Coffee roaster Mike Perry used to be a chemical engineer, so he appreciates how much science goes into a good cup of coffee. For one, you really need a kitchen scale to measure out the precise proportion of ground beans to water. And the water really has to be added in three parts, in stopwatch-timed intervals. I could go on. But the point is: The man knows his coffee.
So if you’re going to trust anyone to sell you a cup that costs $55, he’s a good bet.
Starting Nov. 18, Perry’s roastery in Southern California will be the only shop in the U.S. to offer a bean that gets baristas’ aprons in a bunch: Esmeralda Geisha 601, from a small farm in Panama. Perry persisted through more than 250 bids in a 5-hour coffee auction to win 11 pounds of the beans for his Klatch Coffee shop in Rancho Cucamonga. He paid $601 per pound.
His bounty is enough to make 250 eight-ounce cups, available for $55 each in Klatch’s tasting room, about 40 miles east of downtown Los Angeles.
The obvious question: What could make a cup of coffee worth $55?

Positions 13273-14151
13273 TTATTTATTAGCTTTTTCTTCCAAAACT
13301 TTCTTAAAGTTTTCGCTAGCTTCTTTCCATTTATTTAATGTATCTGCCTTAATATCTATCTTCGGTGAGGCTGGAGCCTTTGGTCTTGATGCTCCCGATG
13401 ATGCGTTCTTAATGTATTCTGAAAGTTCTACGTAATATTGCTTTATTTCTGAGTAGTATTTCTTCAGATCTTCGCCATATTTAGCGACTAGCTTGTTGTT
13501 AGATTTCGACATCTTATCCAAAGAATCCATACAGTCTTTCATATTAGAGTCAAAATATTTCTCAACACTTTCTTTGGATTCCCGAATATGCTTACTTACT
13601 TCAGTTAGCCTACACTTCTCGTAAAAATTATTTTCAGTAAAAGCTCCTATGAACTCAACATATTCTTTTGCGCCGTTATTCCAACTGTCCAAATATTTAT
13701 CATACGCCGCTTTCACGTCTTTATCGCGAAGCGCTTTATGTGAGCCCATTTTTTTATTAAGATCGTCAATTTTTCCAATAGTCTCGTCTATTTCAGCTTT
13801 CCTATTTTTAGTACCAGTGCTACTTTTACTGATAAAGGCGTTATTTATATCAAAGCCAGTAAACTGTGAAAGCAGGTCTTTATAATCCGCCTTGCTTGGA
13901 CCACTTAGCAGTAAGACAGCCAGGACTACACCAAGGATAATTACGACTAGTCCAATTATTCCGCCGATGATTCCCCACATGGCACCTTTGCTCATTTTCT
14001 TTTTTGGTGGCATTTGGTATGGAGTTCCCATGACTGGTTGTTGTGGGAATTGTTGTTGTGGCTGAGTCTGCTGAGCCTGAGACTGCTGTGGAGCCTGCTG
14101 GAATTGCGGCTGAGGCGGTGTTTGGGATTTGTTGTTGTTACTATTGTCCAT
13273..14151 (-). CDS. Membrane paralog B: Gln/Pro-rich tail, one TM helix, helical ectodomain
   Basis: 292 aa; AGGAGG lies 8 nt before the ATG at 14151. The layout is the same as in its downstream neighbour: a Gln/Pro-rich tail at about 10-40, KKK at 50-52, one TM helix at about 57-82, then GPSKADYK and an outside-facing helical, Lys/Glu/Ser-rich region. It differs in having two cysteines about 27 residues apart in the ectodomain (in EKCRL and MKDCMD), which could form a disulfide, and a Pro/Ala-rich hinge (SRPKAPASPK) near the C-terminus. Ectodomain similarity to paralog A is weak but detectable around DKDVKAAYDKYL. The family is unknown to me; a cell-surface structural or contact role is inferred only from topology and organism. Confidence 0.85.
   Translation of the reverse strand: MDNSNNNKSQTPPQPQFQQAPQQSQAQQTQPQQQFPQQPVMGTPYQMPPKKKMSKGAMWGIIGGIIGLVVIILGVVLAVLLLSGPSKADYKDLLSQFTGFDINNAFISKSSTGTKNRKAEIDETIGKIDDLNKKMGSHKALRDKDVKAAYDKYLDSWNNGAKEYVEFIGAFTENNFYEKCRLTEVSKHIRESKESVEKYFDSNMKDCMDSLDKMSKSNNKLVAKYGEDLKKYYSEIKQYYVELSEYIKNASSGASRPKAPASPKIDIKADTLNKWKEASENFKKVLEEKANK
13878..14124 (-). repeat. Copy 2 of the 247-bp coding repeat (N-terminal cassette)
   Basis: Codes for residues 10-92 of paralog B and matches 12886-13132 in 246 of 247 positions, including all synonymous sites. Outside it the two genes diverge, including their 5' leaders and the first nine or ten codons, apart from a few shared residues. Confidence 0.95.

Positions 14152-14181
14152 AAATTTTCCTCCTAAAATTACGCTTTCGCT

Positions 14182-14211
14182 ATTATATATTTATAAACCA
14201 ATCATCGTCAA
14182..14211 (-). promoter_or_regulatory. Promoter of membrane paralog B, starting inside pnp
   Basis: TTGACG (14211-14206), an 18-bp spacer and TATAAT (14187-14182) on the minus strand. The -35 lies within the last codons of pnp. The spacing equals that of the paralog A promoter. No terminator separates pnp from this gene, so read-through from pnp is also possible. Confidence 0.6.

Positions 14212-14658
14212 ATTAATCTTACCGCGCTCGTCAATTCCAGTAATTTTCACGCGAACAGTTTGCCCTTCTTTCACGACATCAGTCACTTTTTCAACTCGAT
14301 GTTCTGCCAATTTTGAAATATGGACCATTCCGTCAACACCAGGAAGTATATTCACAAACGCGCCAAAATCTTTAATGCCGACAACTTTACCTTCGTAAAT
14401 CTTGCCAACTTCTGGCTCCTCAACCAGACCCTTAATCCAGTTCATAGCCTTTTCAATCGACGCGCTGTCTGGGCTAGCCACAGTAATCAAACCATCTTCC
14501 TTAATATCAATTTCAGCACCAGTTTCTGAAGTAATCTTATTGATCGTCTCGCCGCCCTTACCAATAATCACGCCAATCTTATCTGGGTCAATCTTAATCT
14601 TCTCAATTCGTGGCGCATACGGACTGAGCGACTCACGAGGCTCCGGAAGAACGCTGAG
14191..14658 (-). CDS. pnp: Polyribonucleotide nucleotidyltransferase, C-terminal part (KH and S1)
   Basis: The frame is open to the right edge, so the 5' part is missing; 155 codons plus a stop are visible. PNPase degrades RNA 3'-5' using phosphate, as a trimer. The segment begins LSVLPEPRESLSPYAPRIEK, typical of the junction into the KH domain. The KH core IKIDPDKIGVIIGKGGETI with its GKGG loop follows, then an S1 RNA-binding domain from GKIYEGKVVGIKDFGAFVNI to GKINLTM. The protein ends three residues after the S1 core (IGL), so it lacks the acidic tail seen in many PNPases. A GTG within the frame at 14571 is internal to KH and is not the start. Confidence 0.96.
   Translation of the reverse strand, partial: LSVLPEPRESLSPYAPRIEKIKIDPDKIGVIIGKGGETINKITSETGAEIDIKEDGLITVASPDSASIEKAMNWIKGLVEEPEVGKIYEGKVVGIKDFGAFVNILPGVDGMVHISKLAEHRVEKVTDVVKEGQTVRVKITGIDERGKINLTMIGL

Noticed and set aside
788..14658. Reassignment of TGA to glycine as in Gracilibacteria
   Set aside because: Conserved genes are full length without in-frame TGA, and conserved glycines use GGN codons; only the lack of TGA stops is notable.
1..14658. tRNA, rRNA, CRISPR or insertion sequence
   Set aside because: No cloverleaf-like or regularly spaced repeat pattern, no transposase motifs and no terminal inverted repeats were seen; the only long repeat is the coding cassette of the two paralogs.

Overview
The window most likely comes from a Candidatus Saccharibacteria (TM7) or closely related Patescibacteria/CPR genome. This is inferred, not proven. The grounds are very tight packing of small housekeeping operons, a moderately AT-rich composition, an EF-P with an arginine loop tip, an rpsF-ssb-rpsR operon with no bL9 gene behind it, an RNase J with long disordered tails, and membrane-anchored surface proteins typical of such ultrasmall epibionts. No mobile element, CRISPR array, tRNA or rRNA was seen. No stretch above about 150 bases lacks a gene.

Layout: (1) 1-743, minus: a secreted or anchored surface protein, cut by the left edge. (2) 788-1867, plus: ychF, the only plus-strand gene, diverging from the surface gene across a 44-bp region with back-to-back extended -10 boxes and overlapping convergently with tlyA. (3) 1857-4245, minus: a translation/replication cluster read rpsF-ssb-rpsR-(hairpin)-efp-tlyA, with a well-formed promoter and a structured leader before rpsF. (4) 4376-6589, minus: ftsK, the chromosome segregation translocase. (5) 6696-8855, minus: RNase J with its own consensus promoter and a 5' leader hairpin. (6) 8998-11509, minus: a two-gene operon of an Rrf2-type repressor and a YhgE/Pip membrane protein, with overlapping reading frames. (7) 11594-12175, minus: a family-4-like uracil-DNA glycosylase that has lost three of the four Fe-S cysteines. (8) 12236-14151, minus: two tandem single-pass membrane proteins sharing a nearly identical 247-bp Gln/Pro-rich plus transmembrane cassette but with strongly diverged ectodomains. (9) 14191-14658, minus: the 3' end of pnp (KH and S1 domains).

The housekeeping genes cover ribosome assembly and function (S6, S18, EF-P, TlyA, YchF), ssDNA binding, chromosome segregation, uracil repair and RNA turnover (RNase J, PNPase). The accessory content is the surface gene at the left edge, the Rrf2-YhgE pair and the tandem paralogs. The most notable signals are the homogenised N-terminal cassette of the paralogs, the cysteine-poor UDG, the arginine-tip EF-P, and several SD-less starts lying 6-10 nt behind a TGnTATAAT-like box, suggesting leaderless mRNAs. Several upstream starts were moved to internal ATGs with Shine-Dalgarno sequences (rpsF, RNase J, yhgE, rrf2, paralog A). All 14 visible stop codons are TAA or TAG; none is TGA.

Before you say “nothing,” Perry urges skeptics to consider how much they would shell out for a hard-to-find wine or spirit. A coffee farm’s harvest is just as involved as a winery’s, he says. And “just like with wines, coffee can vary year to year—and this year was a fabulous year [for the Geisha 601],” Perry says.
“It’s just an explosion of flavors,” he continues. “You get a ton of fruit notes: strawberry and blueberry and blackberry, and the stone fruit from the peach. You kind of really can’t believe it’s just coffee—you think it’s spiked with something. But it’s not.”
The Geisha bean’s natural fruit flavors are amplified by what Perry calls “natural processing.” Coffee beans are the seeds of a cherry-like fruit; workers at Hacienda La Esmeralda, the farm that grows the lusted-after 601, let the small red fruit dry on a sunny concrete patio for eight days before removing the beans, which concentrates the flavor.
The upcoming tastings at Rancho Cucamonga are ticketed (buy here); $55 gets you eight ounces of the 601 and a mug to take home, or scale up to a $70 or $95 package to add on cups of other lauded coffees from Panama. If you can’t make it to Southern California, Perry will ship you the unground beans. Just do him a favor and use a burr grinder, which crushes more uniformly than a blade grinder; make the cup with bottled water if you don’t have a kick-butt filtration system in place; and follow the brewing instructions carefully.
And, at risk of sounding obvious, leave the sweeteners out of this. “This coffee has no bitterness,” Perry says. “It needs no sugar. It needs no cream.”
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